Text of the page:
6. Closing: End letters with a cordial phrase you are comfortable using—Sincerely, Yours Truly, or Best Regards—followed by a comma. Depending on space left at the bottom of the sheet, allow four to five lines spaces for a signature.

7. Signature lines: Type the name of the person who wrote and signed the letter, using both their first and last name. In cases where a woman wishes to be addressed a specific way, be sure to add Mrs., Ms, or Miss in parenthesis before her name. If the letter is written by more than one person, include a signature line for each. A second signature line may be used to list the person’s title or position, as applicable.

8. Notations: At the bottom of the letter, typically two line spaces below the second signature line list notations for Enclosures, Postscripts, and Courtesy Copies. List courtesy copies as “cc” with the names of all individuals who are receiving a copy of the letter. I like to highlight each “cc” person’s name when sending their copy.

9. Identifying initials: When someone other than the author types and finalizes a letter, it is customary to include a line indicating who performed this work. Show the initials of the writer of the letter in capital letters, followed by either a colon or forward-slash and the assistant’s initials in lower case letters. For example, RFH:sjs or RFH/sjs.

10. Proof read: Always print out a copy of your letter and read it before signing and mailing.  Look that the margins and format are pleasing to the eye.  Read the letter for spelling, grammar, and correct contact.

11. Folding: One of my biggest frustrations in receiving a letter is how sloppy and incorrectly it is folded. A crookedly folded letter communicates a lack of care, interest, and professionalism. Letters typed on standard 8.5 x 11 paper, mailed in a standard #10 business sized envelope should be folded in thirds, leaving the top flap just slightly short of meeting a perfect one-third fold at the bottom. Leaving a little flap allows the receiver to open the letter more easily. If you are using a smaller envelope, fold the paper first in half lengthwise, then in thirds horizontally.

12. Inserting: Place the folded letter into the envelope with the top flap in front and upright in the envelope. When the person opens the envelope he or she can easily pull the letter out, open it, and read it. Inserting it any other way makes it more difficult to open and read.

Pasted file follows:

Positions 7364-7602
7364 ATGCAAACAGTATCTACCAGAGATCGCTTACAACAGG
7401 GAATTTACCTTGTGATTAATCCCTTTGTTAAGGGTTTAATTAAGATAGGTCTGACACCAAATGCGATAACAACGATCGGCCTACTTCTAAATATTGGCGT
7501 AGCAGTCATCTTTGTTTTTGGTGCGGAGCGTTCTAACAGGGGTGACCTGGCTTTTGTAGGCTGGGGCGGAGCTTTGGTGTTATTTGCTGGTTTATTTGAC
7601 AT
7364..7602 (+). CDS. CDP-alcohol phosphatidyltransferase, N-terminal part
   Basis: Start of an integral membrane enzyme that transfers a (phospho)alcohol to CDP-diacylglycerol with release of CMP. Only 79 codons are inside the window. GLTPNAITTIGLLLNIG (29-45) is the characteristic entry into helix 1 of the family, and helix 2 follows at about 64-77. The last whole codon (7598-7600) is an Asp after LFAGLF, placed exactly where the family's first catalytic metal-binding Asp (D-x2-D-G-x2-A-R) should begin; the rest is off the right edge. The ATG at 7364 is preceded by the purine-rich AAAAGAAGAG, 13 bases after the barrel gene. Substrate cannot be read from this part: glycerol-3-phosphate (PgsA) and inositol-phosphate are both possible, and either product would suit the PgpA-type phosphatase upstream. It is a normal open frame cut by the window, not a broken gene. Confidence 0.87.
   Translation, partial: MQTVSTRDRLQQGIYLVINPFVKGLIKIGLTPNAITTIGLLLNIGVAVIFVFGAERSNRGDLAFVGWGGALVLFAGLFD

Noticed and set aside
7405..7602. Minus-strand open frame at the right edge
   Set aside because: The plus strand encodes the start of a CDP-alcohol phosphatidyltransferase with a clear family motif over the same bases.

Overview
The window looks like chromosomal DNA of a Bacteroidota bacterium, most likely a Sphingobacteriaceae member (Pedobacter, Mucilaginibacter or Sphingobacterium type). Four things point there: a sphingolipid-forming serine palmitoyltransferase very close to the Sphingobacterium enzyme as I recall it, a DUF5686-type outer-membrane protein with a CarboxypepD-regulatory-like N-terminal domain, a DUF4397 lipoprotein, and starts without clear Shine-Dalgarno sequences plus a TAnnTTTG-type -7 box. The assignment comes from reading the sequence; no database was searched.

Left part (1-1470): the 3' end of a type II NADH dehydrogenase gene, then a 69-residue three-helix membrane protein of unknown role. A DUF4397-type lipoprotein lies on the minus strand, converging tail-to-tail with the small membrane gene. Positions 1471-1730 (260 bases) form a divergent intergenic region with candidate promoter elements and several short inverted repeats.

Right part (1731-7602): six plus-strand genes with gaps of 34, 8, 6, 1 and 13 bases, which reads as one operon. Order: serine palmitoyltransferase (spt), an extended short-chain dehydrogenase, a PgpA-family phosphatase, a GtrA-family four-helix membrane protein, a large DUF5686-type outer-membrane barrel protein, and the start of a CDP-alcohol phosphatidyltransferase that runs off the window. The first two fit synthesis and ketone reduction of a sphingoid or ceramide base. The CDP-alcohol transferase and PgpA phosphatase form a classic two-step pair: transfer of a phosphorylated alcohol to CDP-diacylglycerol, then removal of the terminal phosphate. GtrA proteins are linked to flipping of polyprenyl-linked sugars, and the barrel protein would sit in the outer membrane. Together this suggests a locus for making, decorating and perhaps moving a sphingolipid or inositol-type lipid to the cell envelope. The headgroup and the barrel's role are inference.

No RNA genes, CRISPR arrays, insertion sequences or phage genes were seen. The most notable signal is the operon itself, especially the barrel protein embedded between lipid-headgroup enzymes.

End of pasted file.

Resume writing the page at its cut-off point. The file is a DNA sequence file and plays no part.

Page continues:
13. Addressing the envelope: For that initial good impression, use printed envelopes that match your letterhead. Your return address should be easy to find and read. When addressing envelopes, use the U.S. Postal Service guidelines for the fastest delivery service: Type all addresses. Use all capital letters. Eliminate all punctuation. Insert one space between the city and state and two spaces between the state and zip code. Again, there is no comma between the city and state. Use only the two-letter state code. For complete details on this and other related postal guidelines, see http://pe.usps.com/businessmail101/addressing/deliveryAddress.htm.

BONUS: Especially for important letters, print a draft copy before it is finalized on letterhead. Another irritation is how letters are received with typed information all bunched up at the top of the letterhead or not not evenly printed on the sheet. Again, this shows a lack of care and concern to format the letter to show well on the page. Take care in laying out your letter to have balanced margins.

Question: What other items do you have to add to this list?  Do let us hear from you by locating this article at www.AdvancedEtiquette.com/blog.  You may also reach us at info@AdvancedEtiquette.com.  If you enjoyed this article and want more, subscribe to our “Etiquette Tip of the Month” newsletter—at no charge—filled with great monthly tips on all sorts of topics from international business and social etiquette and protocol to everyday life subjects.  It will be great to have you as a member of our happy family of subscribers at www.AdvancedEtiquette.com/subscribe.

Happy Practicing!